This statement was proven to be precise. Eugenicists helped to understand genetics and traits of humans while Frankenstein provided theories for new scientific practices. Conversely, both works brought more negative effects and situations than positive, even though either one was initially intended to do so. Both provided reason to believe that along with new scientific frontiers, also comes new sought out problems which could occur delivering the notion that new technology should be used with great care and a sense of
Religious belief systems have been challenged by scientific belief systems which emergenced during the period known as enlightenment. This period had two key principles: the belief that reason could provide an understanding of the world and that this understanding could be used to improve the lives of human beings. These two principles resulted in the procedure for doing scientific research being created. Sociologists such as Frazer, believed that the introduction and grounds of scientific explanations would cause religion to disappear. However, sociologists are divided on whether the impact of science has been positive or negative due to the many achievements science has made such as weapons of mass destruction and the eradication of many fatal diseases through drugs.
Enlightenment thinkers had three main long term beliefs that helped to shape America’s government. The first was belief in progress. The idea of progress was born after the scientific revolution, which influenced people to use human reason to solve social problems. Secondly, it caused people to stop looking at their church for guidance and to start using reason and logic to solve problems. The Enlightenment thinkers also wanted to abolish religious superstitions and promote tolerance of all religions.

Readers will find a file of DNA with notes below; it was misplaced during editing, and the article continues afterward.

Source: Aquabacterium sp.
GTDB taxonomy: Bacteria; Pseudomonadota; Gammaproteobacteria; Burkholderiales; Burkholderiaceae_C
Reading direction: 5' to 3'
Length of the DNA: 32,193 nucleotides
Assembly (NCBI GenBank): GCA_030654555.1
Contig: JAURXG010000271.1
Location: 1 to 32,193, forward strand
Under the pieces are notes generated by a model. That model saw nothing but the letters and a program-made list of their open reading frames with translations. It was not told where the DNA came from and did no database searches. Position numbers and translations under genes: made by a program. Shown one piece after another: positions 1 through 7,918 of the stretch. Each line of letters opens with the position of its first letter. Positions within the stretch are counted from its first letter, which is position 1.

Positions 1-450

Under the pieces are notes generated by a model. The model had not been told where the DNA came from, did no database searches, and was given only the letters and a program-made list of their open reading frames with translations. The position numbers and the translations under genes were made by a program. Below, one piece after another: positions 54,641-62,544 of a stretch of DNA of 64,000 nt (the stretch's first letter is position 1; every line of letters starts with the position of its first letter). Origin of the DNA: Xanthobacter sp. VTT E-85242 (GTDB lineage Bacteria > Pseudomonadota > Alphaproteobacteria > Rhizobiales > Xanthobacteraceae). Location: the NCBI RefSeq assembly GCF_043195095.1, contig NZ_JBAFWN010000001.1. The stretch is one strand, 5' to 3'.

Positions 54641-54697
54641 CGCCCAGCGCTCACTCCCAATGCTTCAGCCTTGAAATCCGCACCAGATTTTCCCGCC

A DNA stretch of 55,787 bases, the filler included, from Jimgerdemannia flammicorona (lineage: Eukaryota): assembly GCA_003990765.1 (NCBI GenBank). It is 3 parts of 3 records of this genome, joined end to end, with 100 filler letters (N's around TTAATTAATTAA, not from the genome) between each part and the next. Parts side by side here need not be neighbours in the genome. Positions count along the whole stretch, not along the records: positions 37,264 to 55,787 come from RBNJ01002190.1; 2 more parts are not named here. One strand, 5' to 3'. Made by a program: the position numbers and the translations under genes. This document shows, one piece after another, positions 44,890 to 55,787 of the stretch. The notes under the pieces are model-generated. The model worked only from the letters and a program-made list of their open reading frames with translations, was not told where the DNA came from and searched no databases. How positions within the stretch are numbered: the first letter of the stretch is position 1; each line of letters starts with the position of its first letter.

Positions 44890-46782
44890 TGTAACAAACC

The Scientific Revolution was a period in the 1500’s and 1600’s in which scientific thinkees challenged traditional ideas from the Catholic Church and relied on observation and experiments. They also believed that God controlled everything. European scholars accepted the theory of the Greek astronomer Claudius Ptolemy. Ptolemy taught that the Earth was the center of the universe. Which is what the Catholic church also believed.
Scientific advancements such as heliocentricity and atomism disproved geocentricity and Aristotelian beliefs. The Catholic Church supported many of those views and anyone who opposed those beliefs were made instant targets of the pope and his follwers.4 Punishments were very severe, including house arrest, to discourage scientific advancement, but some refused to give in to church demands. Aristotelian belief was that the Earth was the center of everything, which tied well into the churches’ misunderstanding of several bible verses. This misunderstanding caused the church to strictly promote the idea of an Earth-centered universe.4 Many scientists were persecuted, but Galileo was the most notable. With him inventing the one of the first telescopes, he could see multiple areas of space never seen before such as Jupiter.